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Lack of serological and molecular evidence of arbovirus infections in bats from Brazil.

A new interesting article has been published in PLoS One. 2018 Nov 7;13(11):e0207010. doi: 10.1371/journal.pone.0207010. eCollection 2018. and titled:

Lack of serological and molecular evidence of arbovirus infections in bats from Brazil.

Authors of this article are:

Bittar C, Machado RRG, Comelis MT, Bueno LM, Morielle-Versute E, Beguelini MR, de Souza RP, Nogueira ML, Rahal P.

A summary of the article is shown below:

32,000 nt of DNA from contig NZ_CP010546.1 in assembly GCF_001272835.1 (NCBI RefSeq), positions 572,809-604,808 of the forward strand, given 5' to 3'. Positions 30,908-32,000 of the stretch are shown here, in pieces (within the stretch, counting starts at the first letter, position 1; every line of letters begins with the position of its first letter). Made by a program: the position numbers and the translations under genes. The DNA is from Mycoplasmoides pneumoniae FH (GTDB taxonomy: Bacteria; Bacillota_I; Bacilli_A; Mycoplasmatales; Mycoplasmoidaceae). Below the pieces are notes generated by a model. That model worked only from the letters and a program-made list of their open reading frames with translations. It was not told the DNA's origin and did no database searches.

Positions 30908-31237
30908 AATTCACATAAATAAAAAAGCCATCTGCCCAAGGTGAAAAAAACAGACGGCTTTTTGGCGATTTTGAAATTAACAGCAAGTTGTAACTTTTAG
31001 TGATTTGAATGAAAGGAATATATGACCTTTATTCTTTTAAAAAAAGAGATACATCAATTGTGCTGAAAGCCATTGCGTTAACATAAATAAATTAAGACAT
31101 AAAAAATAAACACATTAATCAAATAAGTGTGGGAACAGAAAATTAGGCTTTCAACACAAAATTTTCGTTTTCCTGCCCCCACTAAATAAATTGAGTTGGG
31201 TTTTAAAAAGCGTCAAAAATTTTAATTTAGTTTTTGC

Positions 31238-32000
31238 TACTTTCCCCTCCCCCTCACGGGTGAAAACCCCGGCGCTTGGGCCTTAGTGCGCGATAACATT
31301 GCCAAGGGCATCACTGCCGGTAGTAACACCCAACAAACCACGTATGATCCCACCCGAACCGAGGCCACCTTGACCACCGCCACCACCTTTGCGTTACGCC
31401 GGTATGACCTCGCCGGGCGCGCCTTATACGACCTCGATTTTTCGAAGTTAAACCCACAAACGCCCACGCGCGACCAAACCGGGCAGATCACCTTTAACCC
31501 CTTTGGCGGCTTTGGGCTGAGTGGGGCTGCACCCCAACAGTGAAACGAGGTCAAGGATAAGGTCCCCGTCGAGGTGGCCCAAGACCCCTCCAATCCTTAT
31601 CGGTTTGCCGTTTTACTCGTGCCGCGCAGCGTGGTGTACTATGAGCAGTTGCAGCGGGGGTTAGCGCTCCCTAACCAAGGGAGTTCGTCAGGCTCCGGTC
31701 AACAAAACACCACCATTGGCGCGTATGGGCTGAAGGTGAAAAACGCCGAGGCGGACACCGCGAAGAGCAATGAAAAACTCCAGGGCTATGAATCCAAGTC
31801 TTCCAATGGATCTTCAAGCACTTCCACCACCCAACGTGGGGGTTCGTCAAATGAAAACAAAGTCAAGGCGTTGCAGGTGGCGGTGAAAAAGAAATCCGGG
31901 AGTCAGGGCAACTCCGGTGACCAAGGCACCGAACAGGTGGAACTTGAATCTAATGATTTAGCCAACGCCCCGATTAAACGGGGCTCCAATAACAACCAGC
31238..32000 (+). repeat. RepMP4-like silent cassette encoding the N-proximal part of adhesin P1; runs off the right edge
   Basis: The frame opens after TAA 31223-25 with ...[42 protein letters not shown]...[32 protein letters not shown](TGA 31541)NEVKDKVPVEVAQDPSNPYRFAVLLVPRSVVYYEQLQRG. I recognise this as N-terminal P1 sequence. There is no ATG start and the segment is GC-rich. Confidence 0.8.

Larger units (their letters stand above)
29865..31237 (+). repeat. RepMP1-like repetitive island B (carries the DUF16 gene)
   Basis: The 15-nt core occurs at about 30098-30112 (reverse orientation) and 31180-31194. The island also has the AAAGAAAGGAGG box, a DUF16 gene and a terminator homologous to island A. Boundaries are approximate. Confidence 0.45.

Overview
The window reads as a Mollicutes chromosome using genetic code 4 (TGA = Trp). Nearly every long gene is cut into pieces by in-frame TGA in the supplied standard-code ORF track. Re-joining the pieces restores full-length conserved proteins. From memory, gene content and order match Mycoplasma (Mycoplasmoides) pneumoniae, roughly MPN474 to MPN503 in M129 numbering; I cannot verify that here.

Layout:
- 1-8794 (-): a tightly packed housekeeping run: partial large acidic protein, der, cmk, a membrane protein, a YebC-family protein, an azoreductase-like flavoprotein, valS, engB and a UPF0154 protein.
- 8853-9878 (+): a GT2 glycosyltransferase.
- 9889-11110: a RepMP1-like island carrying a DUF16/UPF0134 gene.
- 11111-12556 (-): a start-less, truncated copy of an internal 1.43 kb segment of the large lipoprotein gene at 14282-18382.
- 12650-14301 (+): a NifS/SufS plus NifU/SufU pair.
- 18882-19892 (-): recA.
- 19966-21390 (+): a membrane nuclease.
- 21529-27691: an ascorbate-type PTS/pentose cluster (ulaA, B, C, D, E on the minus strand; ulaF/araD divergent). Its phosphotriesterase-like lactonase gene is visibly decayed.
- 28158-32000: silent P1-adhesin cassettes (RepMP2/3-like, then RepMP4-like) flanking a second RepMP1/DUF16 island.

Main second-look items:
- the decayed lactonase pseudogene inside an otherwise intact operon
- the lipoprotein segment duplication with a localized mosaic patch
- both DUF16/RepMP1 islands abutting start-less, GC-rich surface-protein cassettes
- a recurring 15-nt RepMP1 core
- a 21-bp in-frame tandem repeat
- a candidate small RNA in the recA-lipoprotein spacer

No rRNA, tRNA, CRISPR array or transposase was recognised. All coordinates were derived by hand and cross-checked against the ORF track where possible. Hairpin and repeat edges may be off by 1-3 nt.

Viruses are important agents of emerging zoonoses and are a substantial public health issue. Among emerging viruses, an important group are arboviruses, which are characterized by being maintained in nature in cycles involving hematophagous arthropod vectors and a wide range of vertebrate hosts. Recently, bats have received increasing attention as an important source for the emergence of zoonoses and as possible viral reservoirs. Among the arboviruses, there are many representatives of the genera Flavivirus and Alphavirus, which are responsible for important epidemics such as Dengue virus, Zika virus and Chikungunya virus. Due to the importance of analyzing potential viral reservoirs for zoonosis control and expanding our knowledge of bat viruses, this study aimed to investigate the presence of viruses of the Alphavirus and Flavivirus genera in bats. We analyzed serum, liver, lungs and intestine from 103 bats sampled in northeast and southern Brazil via Nested-PCR and the hemagglutination inhibition test. All samples tested in this study were negative for arboviruses, suggesting that no active or past infection was present in the captured bats. These data indicate that the bats examined herein probably do not constitute a reservoir for these viruses in the studied areas. Further studies are needed to clarify the role of bats as reservoirs and sources of infection of these viral zoonoses.

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